The First Baptist Church of Hudson was organized in 1805 at the home of Thomas Senter on at what is now the Old Derry Road near the Londonderry Line. For the first 37 years services were held in members’ homes or at the North Meeting House located just east of the Town House. The sanctuary of this church at the corner of Central and Greeley Streets was constructed in 1842. In 1888 a short alcove was added to house the new organ; then, in 1897 the large vestry was added. This photo was probably taken at the time of the centennial celebration of the church in 1905. Over these years the exterior of the building has not changed significantly except for replacing the original steeple which was completed in 2007. To the left of the church we see part of the Greeley/Wentworth home, now the church parsonage. The stacks of wood seen here were used to heat the building. The dirt roadway in front of the church is either Central Street or a short cut from Central Street to Greeley Street. Photo from the collection of the Hudson Historical Society.
In 1857 Hudson contracted with William Anderson of Windham to erect this Town House on the site of the Old North Meeting House in Hudson Center. The North Meeting House was deeded to the town by the Baptist Society after The Baptist Church was completed in 1841. Town meetings were held here until the mid 1930’s when there was a desire among the town people to hold meetings at the bridge area. Wattannick Grange held their meetings here from its organization. In 1963 the town authorized the sale of the building to Wattannick Grange. To the right of the Town House is Harvey Lewis’ Coal Grain and Grocery; on the left and rear is the B&M Railroad Depot. Today, now that Hudson and Wattannick Granges have merged, this building is known as Wattannick Hall the home of Hudson Grange No 11. Photo from the Historical Society collection.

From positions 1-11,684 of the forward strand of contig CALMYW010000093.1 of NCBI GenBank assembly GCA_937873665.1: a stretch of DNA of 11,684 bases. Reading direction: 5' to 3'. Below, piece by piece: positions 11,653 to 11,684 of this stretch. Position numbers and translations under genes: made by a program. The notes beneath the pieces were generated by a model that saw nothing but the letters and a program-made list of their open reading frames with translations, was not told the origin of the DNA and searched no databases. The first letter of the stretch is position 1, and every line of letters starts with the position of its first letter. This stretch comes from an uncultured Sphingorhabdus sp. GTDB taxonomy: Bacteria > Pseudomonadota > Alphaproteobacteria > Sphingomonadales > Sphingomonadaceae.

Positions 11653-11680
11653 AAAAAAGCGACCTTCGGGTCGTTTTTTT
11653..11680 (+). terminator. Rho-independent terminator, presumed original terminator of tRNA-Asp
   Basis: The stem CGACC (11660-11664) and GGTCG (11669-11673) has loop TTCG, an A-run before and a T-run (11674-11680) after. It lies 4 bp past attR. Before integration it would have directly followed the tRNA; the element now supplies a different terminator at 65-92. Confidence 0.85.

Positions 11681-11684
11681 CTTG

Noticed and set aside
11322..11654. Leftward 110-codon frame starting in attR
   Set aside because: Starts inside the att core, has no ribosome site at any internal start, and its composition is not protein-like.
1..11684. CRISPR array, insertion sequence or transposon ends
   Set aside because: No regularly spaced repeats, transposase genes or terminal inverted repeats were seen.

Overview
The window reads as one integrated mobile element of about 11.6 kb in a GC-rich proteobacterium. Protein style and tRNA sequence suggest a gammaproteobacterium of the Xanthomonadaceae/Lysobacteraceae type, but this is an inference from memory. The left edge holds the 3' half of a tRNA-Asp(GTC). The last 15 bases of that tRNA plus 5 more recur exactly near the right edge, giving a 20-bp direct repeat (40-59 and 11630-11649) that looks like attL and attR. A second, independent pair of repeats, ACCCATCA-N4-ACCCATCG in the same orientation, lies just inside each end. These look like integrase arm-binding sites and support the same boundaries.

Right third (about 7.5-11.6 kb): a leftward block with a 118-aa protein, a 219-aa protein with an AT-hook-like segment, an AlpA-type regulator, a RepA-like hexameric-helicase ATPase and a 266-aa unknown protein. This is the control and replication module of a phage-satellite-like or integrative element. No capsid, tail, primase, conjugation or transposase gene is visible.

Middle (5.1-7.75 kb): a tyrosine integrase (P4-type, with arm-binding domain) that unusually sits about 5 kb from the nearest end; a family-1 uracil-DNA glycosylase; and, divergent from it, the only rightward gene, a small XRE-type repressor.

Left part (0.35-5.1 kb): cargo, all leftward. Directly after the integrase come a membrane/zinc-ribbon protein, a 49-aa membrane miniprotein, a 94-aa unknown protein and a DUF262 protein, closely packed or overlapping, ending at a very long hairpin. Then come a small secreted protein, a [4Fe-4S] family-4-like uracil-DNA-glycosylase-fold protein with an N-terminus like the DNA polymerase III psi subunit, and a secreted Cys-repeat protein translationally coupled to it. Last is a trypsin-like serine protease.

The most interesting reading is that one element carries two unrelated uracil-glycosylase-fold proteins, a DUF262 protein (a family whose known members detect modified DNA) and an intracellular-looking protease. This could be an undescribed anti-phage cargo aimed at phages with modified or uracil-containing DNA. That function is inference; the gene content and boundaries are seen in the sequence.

This house was built by Abraham Page about 1747 on Bush Hill Road on part of the old Haselton Farm. Between 1747 and about 1838 this house was likely occupied by Abraham Page, Jr and early members of the Haselton family whom he helped to raise. In 1838 the owner, Rev. Benjamin Dean, moved and remodeled the house to a location on Hamblet Avenue just north of the Eli Hamblet house and facing the east side of the Hudson Center Common. The second floor contained a large room with an arched ceiling, referred to as “Dean’s Hall”. This room was used as a school and a place for public gatherings. Rev. Dean occupied the home until about 1850. The home had various owners until being purchased by the family of Claudia and Richard Boucher. In the early 1960’s when the State of New Hampshire planned out the new route 111 through Hudson Center, this house was simply ‘in the way’. The Boucher family sold the property to the state and later re-purchased the house and had it moved to its present (and third) location on Windham Road. This 1942 photo from the Historical Society Collection shows the house at its second location on Hamblet Avenue.
The expression “Go to the post office for a dozen eggs” was a common one during years of our town history when the Post Office was co-located within a grocery business. Charles Daniels took over this business site in 1903 and was appointed Postmaster, a position he held until 1921. Soon after 1903 he was joined in partnership with Charles Gilbert and together they operated a successful grain and grocery business for many years. The post office remained here until 1921 when it was moved into the Morey Building. This location previously known as the Greeley Store Building, was rebuilt by owner Elisha Martin in 1877 following a fire the previous year. This circa 1920 picture is one of a number of post cards of Hudson printed and sold by Daniels and Gilbert. From the Historical Society Collection.